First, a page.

History

The Semakh Railway Station was built by Ottoman Sultan, Abdul Hamid II in 1905 and began regular operations a year later. It was one of the main stations on the “Valley Train” branch of the Hijaz line that ran between Haifa and Dara’a, whose purpose was to connect the Hijaz railway line with the Mediterranean coast.

Since its establishment, the Semakh railway station became a strategic location and of great importance. During the First World War, the station became of greater importance when it developed into the main railway station through which supplies and manpower flowed to and from the front lines.

The Semakh railway station was taken by the Fourth Australian Light House (A.L.H.) in the early hours of September 25, 1918, at the end of World War One. The only night cavalry battle recorded in modern history. In the fierce battle that took place at the railway station, 19 Australian cavalry fell, including 11 Aboriginal soldiers.

A fierce battle also took place at the station with the Syrian army on May 18 1948, during the Israeli War of Independence.

On the Night of the Bridges (June 16 1946), the “El Hawa” bridge over the Yarmuk River was blown up stopping all rail movement crossing Israel’s borders. The destruction of three additional small bridges in early 1948 halted the operation of Semakh Station and the Valley Train Line, which was officially closed at the end of 1951.

The unique buildings located at the Semakh railway station included: a main building where the stationmaster and his personnel lived, a goods platform, a platelayer building, a passenger buffet platform, a dual oval-shaped water tower, steam engine garage, turntable, quarantine facilities and customs buildings. The British Mandate in Palestine added a subterranean fuel container and above ground oil tower.

For a period of about 66 years the station complex was used by the IDF and the Jordan Valley Regional Council. Most of the historic buildings and structures were rehabilitated and restored through work that began in 2013 and was carried out by the Council for Conservation of Heritage Sites in Israel in collaboration with Kinneret Academic College.

A visitor center is located at the station, with a memorial garden for Australian soldiers at its center, to commemorates the fallen. An impressive statue of an Aboriginal warrior (based on a soldier who fell in battle at Semakh (and his horse). The soldier kneels in front of the grave of a fallen brother in arms.

The historic site of the Semakh Train Station

A unique reconstructed heritage site was incorporated into the center, which tells the history of the Valley Train, the Semakh station and the entire region. Visitors can walk around the historic station buildings, and along a walkway, which illustrates the various stations of the Valley railway line and an enclosed visitor center inside the historic water tower. Offering a Hebrew and English movie and exhibition, which describes the legendary Valley railway line and the Semakh Station.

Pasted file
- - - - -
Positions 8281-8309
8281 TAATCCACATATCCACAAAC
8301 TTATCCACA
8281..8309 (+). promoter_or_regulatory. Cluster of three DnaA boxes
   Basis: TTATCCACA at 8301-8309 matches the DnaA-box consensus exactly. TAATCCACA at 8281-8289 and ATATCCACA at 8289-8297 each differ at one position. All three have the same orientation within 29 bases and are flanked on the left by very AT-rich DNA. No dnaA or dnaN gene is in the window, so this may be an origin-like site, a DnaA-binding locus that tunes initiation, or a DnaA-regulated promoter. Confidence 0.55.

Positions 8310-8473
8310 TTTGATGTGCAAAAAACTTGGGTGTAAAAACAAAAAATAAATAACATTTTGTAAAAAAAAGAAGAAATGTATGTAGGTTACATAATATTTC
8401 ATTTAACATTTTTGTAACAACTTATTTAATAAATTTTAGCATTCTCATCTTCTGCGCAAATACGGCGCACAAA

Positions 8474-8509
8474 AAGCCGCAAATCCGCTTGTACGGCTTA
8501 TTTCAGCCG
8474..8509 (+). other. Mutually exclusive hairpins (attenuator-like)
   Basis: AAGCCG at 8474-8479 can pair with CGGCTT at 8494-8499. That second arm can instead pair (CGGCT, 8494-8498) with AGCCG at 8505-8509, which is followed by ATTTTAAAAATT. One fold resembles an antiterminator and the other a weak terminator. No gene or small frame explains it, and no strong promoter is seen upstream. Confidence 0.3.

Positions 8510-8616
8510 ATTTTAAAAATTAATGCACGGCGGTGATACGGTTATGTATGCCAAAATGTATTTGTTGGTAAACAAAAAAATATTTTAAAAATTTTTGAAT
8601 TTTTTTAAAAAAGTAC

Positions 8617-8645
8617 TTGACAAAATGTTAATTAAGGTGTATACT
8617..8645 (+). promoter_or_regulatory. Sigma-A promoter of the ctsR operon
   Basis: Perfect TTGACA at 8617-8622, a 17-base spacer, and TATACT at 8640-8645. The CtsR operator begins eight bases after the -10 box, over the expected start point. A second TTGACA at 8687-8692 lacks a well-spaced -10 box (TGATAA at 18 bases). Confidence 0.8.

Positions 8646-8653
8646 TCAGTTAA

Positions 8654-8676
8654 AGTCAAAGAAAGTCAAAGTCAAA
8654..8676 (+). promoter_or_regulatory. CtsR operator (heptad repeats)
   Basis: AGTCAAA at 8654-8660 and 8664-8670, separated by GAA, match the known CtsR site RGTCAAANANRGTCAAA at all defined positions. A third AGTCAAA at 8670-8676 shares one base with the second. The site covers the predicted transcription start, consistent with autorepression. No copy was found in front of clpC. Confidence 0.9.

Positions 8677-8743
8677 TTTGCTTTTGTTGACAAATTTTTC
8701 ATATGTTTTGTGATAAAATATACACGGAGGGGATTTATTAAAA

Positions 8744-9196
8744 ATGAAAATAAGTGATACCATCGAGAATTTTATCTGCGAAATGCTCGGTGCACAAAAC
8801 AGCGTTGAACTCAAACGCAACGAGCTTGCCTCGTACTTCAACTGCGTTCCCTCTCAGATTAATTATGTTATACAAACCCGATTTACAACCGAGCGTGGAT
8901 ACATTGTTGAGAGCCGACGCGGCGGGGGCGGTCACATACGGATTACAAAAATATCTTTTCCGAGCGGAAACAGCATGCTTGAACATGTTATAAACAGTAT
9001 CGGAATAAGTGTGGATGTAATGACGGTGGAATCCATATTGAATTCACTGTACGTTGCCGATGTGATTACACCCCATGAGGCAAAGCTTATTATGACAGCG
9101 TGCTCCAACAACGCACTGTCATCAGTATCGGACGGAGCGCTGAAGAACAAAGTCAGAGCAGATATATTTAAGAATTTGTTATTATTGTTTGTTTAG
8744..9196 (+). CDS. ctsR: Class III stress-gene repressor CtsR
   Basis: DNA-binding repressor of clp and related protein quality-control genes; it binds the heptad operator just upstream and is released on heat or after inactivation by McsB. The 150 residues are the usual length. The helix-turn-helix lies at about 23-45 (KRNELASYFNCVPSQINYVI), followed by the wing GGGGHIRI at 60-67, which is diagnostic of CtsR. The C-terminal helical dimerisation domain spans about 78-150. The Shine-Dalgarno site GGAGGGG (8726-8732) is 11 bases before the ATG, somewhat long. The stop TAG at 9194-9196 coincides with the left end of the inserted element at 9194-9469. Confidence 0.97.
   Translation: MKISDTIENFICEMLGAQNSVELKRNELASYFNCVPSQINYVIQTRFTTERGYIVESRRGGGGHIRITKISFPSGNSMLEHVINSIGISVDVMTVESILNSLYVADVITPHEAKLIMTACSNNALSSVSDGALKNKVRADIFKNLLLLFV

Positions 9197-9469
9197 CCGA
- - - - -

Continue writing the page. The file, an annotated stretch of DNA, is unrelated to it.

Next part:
The station is located near the shore of the Sea of Galilee, on the Kinneret Academic College campus, about 400 meters from Semakh Junction on Route 92. The station is open and offers guided tours by students from the “Land of Israel Studies” department.

There are three fascinating global historic events connected to the station:

  • The successful battle for the station by the Australian Light Horse (A.L.H) during World War One.
    The Australian Light Horse, which was part of Allenby’s army, took the station from Turkish and German forces in a heroic battle, which was one of the last in Palestine during World War One, and one of the last cavalry charges in history.
  • The Indians who fought at the railway station and defended the Jordan Valley in 1920.
    In April 1920 thousands of Bedouin were repelled after attacking the Indian Battalion of the British forces barracked near the railway station.The attack, which failed due to the tenacity of the Indian troops and the arrival on the scene of a number of Royal Air Force planes, testifies to the important role of Indian soldiers in the region in this period as well as the future importance of the Royal Air Force in policing and exerting British military control of Palestine, as in other places in the British empire in the interwar years.
  • During the War of Independence (May 18 1948), a fierce battle took place on the station site, against the Syrian forces who infiltrated the Jordan Valley.
    The centrality and importance of the railway station was critical in the defense of the Jordan Valley during the War of Independence.

Support Semakh Railway Station

You can help provide the means to complete new projects, publish historical materials, and improve the Semakh railway complex for future generations. With your support, we will work together to ensure Semakh history retains a prominent place in the hearts and minds of students, alumni, and visitors across the country and beyond.

 Contact:
Ziv Ophir: ziv@kinneret.ac.il / +9720505656291 / +972046653656

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The Semakh Railway Station of historical importance
“THE AUSTRALIAN HORSEMEN KEEP ON GALLOPING”
Trumpet calls The
102 years since the Historic Battle of Semakh Railway Station
On the battlefield THEY were “us”
years since the Historic Battle of Semakh Railway Station 103
A moving meeting in Semakh at the unveling of the Aburiginal soldier statue

Anzak Day

Ceremony of The Australian Light Horsemen in The Kinneret College On The Sea of Galilee
Anzak Day 2013
Anzak Day 2014
Diorama of the “Moment of attack” by Australian cavalry on Semakh Railway Station 25.9.1918

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